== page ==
I have a little problem that I should solve quickly and I'm a little bit on pressure, so that any help/tip would be of great help.

I have two nonlinear equations with two unknown variables x and y and I want to know the variance of the solution variables. Basically the same type of equations, difference lies in the coefficients of the functions. $ a,b, x0, d_{ij}, c, e, f $ are all known.

$f1(x,y_1) = a + b (x-x_0) - \ln{y_1} - \ln\dfrac{\sqrt{\dfrac{2dx}{c}+1}-1}{d} - 2*\dfrac{\sqrt{\dfrac{2dx}{c}+1}-1}{d} * \sum_{j=1}^2 y_jd_{ij}= 0$

$f2(x,y_1) = e + f (x-x_0) - \ln{(1-y_1)} - \ln\dfrac{\sqrt{\dfrac{2dx}{c}+1}-1}{d} - 2*\dfrac{\sqrt{\dfrac{2dx}{c}+1}-1}{d} * \sum_{j=1}^2 y_jd_{ij}= 0$

Two more functional relationships between: $y_2 = 1-y_1 (1.)$ $d = \sum_{i=1}^2 \sum_{j=1}^2 y_i y_j d_{ij} (2.) $$

Solving the system of these equations using a numerical procedure I get the values of x and y, the solution variables.

Because the variables $a,b,e,f$ have their statistical uncertainties, their uncertainties will propagate into the solution also. a and b are fixed values and not dependent on x, but x and the partial derivatives of x are dependent of d, and d is dependent on y.

In case of one nonlinear equations with one unknown variable x ($y_1$ is then = 1), I found the variance using implicit differentation. I wanted to expand this method on 2-nonlinear equations and I'll show how I wanted to do it:

Because x is defined implicitly in both equations, I used the implicit differentiation theorem to find the partial derivatives of x in terms of the error affected variables for both functions:

$\frac{\partial x}{\partial a} = -\frac{\displaystyle\frac{\partial f1}{\partial a}}{\displaystyle\frac{\partial f1}{\partial p}}$, $\frac{\partial x}{\partial b} = -\frac{\displaystyle\frac{\partial f1}{\partial b}}{\displaystyle\frac{\partial f1}{\partial p}}$, $(\frac{\partial x}{\partial y})_1 = -\frac{\displaystyle\frac{\partial f1}{\partial y}}{\displaystyle\frac{\partial f1}{\partial p}}$. $\frac{\partial x}{\partial e} = -\frac{\displaystyle\frac{\partial f2}{\partial e}}{\displaystyle\frac{\partial f2}{\partial p}}$, $\frac{\partial x}{\partial f} = -\frac{\displaystyle\frac{\partial f2}{\partial f}}{\displaystyle\frac{\partial f2}{\partial p}}$, $(\frac{\partial x}{\partial y})_2 = -\frac{\displaystyle\frac{\partial f2}{\partial y}}{\displaystyle\frac{\partial f2}{\partial p}}$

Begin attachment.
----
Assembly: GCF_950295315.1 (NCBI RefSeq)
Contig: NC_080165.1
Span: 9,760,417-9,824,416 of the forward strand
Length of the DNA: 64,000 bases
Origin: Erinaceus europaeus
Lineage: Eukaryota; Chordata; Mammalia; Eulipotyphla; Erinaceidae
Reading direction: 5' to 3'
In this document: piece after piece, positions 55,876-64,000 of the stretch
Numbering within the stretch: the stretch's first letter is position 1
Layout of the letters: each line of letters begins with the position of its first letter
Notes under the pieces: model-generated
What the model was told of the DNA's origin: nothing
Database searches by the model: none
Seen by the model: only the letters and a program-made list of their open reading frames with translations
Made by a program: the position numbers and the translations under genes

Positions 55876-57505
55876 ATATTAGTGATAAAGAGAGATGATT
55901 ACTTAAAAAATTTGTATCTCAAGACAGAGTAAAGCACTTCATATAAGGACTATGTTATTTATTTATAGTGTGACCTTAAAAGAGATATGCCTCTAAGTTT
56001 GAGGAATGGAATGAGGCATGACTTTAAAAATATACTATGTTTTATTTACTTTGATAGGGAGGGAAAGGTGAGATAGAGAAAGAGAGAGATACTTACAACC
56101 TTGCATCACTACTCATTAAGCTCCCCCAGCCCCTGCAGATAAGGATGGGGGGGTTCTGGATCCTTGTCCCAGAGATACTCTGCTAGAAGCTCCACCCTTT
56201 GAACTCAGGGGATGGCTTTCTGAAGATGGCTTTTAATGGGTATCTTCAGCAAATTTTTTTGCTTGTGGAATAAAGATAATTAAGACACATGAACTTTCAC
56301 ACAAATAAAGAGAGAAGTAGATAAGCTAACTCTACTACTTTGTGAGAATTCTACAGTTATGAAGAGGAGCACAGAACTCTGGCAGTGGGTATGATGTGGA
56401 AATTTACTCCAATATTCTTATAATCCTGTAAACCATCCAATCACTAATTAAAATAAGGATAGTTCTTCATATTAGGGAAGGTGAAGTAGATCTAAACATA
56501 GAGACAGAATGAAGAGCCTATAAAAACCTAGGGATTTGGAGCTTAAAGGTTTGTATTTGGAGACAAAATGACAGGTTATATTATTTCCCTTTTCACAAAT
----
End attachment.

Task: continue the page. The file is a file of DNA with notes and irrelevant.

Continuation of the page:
All partial derivatives were approximated with the difference quotient and are known. $(dx/dy)$ was written with subscripts 1 and 2 to mark the difference. Now, using the formula for error propagation (neglecting covariances) for both equations:

$$\sigma^2_x = \left(\frac{\partial x}{\partial a}\right)^2 \sigma^2_{a} + \left(\frac{\partial x}{\partial b}\right)^2 \sigma^2_{b} + \left(\frac{\partial x}{\partial y}\right)^2_{1} \sigma^2_{y}$$ $$\sigma^2_x = \left(\frac{\partial x}{\partial e}\right)^2 \sigma^2_{e} + \left(\frac{\partial x}{\partial f}\right)^2 \sigma^2_{f} + \left(\frac{\partial x}{\partial y}\right)^2_{2} \sigma^2_{y}$$

Everything except the variances $$\sigma^2_x, \sigma^2_y$$ is known in the last two equations. My idea was to bring them on one side and solve numerically:

$$\sigma^2_x - \left(\frac{\partial x}{\partial y}\right)^2_{1} \sigma^2_{y} = \left(\frac{\partial x}{\partial a}\right)^2 \sigma^2_{a} + \left(\frac{\partial x}{\partial b}\right)^2 \sigma^2_{b} $$ $$\sigma^2_x - \left(\frac{\partial x}{\partial y}\right)^2_{2} \sigma^2_{y}= \left(\frac{\partial x}{\partial e}\right)^2 \sigma^2_{e} + \left(\frac{\partial x}{\partial f}\right)^2 \sigma^2_{f} $$

I tried this, but it didnt yield me the expected results.

I got expected results in the case of one nonlinear equations with one variable, but I assume it happened so, because the variable x wasn't dependent on any other variable. In the case of two equation, the derivatives of x become dependent on the value of the solution y, and I don't know if it is possible to use the error propagation law without considering this dependence. Is there any other way to find the variance or I made a mistake in my try to do it with implicit differentiaon?

Thank you all in advance.


1 Answer 1


When doing error propagation for multiple variables, you need to propagate the covariance matrix, not just the variances (which are the diagonal elements of the cov matrix).

Of course, in one variable, the covariance matrix is the variance so you got the expected answer. If you work with covariance matrices you should get things write. You can diagonalize at the end if all you want is a set of variables (which are linear combinations of the original variables) that are uncorrelated and have their own variances.

  • $\begingroup$ Thank you Mark for your fast answer! I have more understanding now, but some things are not clear yet for me. If I do the error propagation formula on my starting equations (f1,f2), their variances are 0, and to make them 0, all other terms on the right side have to add up to 0, which is not possible (quadratic terms in the error propagation law). Is it the right way to search then for the implicitly defined variable x, like the equations above, and only to add the covariances between the variables x and y. Could you give me a hint, how would you proceed? $\endgroup$
    – denis0
    Jul 9, 2016 at 11:15

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